I listened to, and then learned to ignore, many comments such as "...well, I took my plane to their shop and it cost $$$(insert x amount here) more than I thought it would! 
Welcome to general aviation folks!  One of the reasons I fly experimental and possess my own repairman's certificate!!!
My advice, get a good quote up front, go over the options, and if it's a good shop, they will give you a heads up before completing work that will necessitate a second loan on the house!  Second bit of advice is the ole' walk a mile in their moccasins way of thinking....spend a few months observing what goes on in an FBO repair hangar and you will likely have a little more empathy for the hard spot the A&P's are put in....
How about $105 to put a squirt of nitrogen in the front strut of my Cherokee.  It happened at French Valley, CA (F70), two years ago, and I made the decision never to have any maintenance done there again.  Their avionics shop, conversely, is excellent.

My major complaint is with FBOs that charge outrageous ramp fees or outrageous fuel prices.  I don't have a problem with ramp fees, but I do have a problem with high fees when I don't require anything more than a passenger pick-up or drop-off.  FBOs have to make money, I get that, but how about a price break for a Cessna/Cherokee vs a King Air?  This is especially a problem when an FBO is the only location on the field where you can park for a short period of time or deplane passengers.  I know AOPA is helping here, but there are still too many examples of price gouging at FBOs around the country.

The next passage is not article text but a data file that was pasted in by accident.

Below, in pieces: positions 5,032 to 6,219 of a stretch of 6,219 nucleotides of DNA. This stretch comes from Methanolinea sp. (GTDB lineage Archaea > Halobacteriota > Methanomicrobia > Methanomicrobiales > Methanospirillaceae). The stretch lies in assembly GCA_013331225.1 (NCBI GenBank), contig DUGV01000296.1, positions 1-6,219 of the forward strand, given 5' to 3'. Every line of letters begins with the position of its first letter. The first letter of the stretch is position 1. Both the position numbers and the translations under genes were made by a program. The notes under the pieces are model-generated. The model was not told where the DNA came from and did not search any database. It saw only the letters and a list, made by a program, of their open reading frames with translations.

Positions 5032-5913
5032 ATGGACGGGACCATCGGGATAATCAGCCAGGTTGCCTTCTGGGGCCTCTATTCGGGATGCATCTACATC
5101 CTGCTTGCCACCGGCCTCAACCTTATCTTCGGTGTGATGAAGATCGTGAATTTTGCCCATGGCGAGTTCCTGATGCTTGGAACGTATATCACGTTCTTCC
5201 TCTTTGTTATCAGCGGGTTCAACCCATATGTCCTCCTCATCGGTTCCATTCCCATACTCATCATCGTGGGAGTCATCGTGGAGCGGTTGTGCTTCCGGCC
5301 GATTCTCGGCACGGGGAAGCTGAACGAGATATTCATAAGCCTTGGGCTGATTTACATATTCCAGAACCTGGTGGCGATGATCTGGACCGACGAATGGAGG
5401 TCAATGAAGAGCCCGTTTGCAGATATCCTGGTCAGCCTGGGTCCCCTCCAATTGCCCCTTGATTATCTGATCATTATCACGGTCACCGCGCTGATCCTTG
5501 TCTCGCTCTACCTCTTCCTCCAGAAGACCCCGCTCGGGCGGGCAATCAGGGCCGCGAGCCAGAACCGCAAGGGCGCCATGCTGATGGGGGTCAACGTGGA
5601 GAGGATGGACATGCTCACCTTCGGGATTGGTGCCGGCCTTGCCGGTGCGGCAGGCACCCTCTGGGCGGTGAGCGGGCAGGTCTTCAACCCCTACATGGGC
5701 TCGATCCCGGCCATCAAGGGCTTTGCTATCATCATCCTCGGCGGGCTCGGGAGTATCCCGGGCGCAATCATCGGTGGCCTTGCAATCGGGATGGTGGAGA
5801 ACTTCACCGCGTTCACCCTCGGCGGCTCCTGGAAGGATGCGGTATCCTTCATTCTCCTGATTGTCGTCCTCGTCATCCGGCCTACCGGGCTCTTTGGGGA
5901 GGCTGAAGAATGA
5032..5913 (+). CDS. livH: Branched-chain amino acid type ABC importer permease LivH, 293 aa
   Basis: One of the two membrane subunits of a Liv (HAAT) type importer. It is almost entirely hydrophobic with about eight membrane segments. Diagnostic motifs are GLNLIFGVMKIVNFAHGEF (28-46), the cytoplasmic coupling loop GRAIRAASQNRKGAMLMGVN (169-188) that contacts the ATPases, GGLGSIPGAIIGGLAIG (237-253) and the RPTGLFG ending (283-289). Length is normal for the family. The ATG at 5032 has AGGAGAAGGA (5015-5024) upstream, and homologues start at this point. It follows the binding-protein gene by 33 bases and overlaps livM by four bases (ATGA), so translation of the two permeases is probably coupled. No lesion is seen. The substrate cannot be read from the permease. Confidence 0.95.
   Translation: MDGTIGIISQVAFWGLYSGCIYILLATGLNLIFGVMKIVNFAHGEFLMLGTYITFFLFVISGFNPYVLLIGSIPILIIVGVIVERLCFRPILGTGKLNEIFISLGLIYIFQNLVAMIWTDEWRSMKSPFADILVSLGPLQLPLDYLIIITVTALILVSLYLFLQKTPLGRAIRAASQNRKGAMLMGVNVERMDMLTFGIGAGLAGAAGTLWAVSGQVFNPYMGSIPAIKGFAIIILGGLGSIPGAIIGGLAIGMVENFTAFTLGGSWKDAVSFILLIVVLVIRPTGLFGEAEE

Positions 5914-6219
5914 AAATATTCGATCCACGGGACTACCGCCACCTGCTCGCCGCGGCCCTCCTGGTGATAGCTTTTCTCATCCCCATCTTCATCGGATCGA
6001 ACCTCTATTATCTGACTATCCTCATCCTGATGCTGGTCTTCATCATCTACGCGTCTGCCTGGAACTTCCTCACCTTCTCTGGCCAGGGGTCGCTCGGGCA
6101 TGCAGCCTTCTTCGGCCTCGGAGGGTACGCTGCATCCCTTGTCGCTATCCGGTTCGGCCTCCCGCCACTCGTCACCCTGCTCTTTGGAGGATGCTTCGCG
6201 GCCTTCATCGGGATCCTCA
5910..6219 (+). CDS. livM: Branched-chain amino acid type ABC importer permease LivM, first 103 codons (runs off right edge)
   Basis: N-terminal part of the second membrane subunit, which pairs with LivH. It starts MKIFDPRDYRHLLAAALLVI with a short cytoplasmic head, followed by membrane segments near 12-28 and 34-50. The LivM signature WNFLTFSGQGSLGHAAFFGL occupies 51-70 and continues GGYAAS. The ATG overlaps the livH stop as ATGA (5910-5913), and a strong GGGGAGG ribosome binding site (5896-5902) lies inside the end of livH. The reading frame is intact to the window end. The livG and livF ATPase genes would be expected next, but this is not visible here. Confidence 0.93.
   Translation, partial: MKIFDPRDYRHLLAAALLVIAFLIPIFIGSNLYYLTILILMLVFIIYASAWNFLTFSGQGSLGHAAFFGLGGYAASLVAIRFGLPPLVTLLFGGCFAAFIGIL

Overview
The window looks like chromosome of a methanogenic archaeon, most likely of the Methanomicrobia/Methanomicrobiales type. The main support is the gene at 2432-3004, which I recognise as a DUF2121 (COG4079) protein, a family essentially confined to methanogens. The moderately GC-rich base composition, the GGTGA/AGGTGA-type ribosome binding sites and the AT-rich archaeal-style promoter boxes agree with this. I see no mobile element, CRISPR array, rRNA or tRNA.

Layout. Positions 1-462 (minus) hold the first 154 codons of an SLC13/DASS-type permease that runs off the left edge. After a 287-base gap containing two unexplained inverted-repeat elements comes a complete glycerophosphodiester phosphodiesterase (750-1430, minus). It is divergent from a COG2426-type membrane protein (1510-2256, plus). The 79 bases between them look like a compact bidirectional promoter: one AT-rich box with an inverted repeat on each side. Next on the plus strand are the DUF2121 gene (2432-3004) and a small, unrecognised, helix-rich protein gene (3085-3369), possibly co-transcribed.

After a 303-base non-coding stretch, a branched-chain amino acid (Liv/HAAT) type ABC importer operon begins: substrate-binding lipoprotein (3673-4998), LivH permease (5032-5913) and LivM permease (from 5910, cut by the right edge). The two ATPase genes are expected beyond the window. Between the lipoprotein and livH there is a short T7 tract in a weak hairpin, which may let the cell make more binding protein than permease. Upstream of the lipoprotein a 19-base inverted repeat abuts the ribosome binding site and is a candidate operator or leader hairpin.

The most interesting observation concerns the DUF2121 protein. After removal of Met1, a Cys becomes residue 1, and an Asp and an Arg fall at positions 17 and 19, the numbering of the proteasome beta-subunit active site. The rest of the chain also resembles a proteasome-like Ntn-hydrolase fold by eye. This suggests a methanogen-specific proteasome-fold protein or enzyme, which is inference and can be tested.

Gary - while I am not taking either side of this story I will say that a new tire and tube is likely running the mechanic about $130.00-$150.00 if the mechanic was called in specially for this work, you were probably paying an extra fee say $50-$100 dollars.  In the end it probably wasn't too far off regular pricing.  I had a similar occurrence last year, except it was way out in the middle of west Texas (commanche).  Luckily I was able to borrow the local crew car for a week.  I drove home, ordered all the stuff (desser tire) and came back the following week with the crew car, tools, and a new tube and tire.  I chalked it up to just one more aviation adventure.